One-third does best with few carbs, and mostly protein/fat (Guess what group I tested into.)

The price of  your email addy also buys you a food list and meal plan to get you started, so I believe him when he says they’re serious about getting usable information to as many people as possible.

One other thing Mercola notes, and I found this back-door satisfying, is that the protein type is the one that shows up with the most health issues/challenges.

His explanation for this was that the protein types (of the three) are the ones most likely to be eating off-type, based on what’s culturally/commercially/readily available.

This sits really well with me, seeing how my health (physical and emotional) responds pretty directly to the way I eat.

SO: give it a shot.

Tell me your  type if you feel like it. And is it what you expected?

8 thoughts on “Weight Therapy #9: Nutritional Typing– the missing piece

  1. Very interesting, especially about the types! As I age, my body craves fruit and vegetables, especially vegetables, almost as much as protein/fat. I don’t really like bread or flour–even their smell. Sugar is still seductive, but it gives me terrible headaches. My mother in law gave me some coconut palm sugar (it’s unrefined). I made some brownies with it and got a minimal headache. I was pleasantly surprised. I might try making a tiny amount of candy with it.

  2. Absolutely fascinating! I’m looking forward to trying it, and will recommend it to my dad, because he has tried all these variations, and I think this would help him settle on the best one for him.

  3. @ Kessie I was trying to talk to my mom about eating healthier, and encouraged reducing sugar as a first step. Mentioned (too closely, I guess) that fruit is mostly sugar, and she jumped to, “Oh! So we should give up fruit.”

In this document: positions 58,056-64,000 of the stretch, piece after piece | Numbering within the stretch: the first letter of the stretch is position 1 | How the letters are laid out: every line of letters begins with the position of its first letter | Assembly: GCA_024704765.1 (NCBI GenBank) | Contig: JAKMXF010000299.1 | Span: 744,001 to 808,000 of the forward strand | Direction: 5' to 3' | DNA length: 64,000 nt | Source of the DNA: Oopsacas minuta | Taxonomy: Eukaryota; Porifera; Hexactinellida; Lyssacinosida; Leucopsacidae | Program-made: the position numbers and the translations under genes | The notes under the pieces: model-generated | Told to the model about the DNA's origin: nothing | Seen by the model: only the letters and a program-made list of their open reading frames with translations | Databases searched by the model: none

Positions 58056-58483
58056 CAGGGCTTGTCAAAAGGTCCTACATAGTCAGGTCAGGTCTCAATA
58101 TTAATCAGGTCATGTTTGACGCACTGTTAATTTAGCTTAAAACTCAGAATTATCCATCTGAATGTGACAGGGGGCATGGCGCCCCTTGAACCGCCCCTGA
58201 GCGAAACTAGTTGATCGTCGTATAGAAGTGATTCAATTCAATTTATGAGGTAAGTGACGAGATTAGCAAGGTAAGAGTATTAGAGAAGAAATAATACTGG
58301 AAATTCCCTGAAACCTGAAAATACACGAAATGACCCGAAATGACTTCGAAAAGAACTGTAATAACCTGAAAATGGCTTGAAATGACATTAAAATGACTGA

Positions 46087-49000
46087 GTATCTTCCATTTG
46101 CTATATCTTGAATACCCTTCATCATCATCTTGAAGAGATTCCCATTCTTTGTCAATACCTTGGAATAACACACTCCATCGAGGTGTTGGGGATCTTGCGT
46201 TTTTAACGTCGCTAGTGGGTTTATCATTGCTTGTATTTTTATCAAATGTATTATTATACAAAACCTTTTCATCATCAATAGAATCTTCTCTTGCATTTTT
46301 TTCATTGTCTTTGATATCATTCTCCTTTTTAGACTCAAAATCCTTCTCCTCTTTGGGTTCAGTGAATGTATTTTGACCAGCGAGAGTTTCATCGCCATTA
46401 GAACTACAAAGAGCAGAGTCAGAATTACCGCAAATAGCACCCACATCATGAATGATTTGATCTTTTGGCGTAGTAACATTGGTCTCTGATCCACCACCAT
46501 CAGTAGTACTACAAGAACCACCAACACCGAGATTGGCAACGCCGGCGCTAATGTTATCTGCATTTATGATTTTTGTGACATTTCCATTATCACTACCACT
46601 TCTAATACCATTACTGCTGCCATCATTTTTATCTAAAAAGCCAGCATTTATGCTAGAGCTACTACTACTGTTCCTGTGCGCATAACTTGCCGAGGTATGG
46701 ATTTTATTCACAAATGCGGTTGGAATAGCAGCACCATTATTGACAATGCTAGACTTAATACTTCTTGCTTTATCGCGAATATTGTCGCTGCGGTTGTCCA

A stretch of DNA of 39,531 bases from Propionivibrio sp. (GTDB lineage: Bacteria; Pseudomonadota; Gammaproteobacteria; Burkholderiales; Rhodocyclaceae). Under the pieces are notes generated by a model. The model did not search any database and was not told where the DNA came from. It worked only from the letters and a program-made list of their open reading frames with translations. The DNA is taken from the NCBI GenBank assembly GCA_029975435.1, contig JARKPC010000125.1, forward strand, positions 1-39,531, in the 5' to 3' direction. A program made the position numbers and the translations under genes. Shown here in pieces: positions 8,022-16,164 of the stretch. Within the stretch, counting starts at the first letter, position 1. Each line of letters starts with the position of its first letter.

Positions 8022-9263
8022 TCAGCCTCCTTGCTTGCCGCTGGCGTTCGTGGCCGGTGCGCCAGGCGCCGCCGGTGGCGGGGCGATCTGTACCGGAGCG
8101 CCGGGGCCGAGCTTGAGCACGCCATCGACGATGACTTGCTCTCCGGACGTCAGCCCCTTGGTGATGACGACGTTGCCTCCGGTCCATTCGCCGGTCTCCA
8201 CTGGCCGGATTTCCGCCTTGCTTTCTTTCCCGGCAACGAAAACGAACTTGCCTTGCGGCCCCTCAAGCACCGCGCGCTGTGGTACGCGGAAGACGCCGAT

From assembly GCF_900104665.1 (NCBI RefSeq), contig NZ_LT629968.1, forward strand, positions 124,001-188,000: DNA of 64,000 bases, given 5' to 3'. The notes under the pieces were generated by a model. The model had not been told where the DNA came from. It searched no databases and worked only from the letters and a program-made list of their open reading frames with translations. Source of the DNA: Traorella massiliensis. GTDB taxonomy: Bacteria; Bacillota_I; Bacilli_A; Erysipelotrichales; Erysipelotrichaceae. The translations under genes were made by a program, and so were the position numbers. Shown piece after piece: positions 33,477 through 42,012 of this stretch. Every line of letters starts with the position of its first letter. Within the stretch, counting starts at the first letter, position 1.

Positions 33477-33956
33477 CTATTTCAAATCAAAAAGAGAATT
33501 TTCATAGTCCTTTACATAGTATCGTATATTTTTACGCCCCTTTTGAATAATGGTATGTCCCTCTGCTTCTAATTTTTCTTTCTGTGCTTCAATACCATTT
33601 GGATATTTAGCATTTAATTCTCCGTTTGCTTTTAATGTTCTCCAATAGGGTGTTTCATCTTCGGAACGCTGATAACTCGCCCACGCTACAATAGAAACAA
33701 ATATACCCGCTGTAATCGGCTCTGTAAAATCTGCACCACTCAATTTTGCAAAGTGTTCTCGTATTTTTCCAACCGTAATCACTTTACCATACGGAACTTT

I felt something like panic in my throat and tried to no-no-no! that idea.

    Many people are better off to give up fruit (it is mostly sugar) but if you’re still eating the refined stuff, what’s the point? Fruit is my “compromise” food, e.g., adding a banana to my eggs to get a sweet breakfast. If you started by cutting fruit (even if you cut refined sugars too) I think it would be harder to transition/stick it out.

    re: coconut/palm sugar– I’ve liked that too. It’s hard to describe, but it actually feels like a more “mellow” sweetner. Not nearly as, um, stimulating as refined sugar.

  4. @ Becky —
    That’s too bad about expensive meat. Do you think it’s because of population density?

    I wonder if that’s the setting where raising rabbits (say) would actually be a financially advantageous choice. That is, I wonder if feed-cost there makes raising your own meat more or less expensive.

    (There is something wildly ineffable about handling every kit the day it is born, and the day that it dies. I grieve the loss of all those kitcicles, but rejoice in harvest day. And the odd thing is they aren’t the disappointment and delight of the same spectrum, either. They are completely separate scales that are only distantly related.)

  5. Food in general is much more expensive, and I’m not sure why. Our grocery bill is at least double what it was in the US.

    I have no idea what the costs of animal feed would be. Cat food is more expensive, I do know that.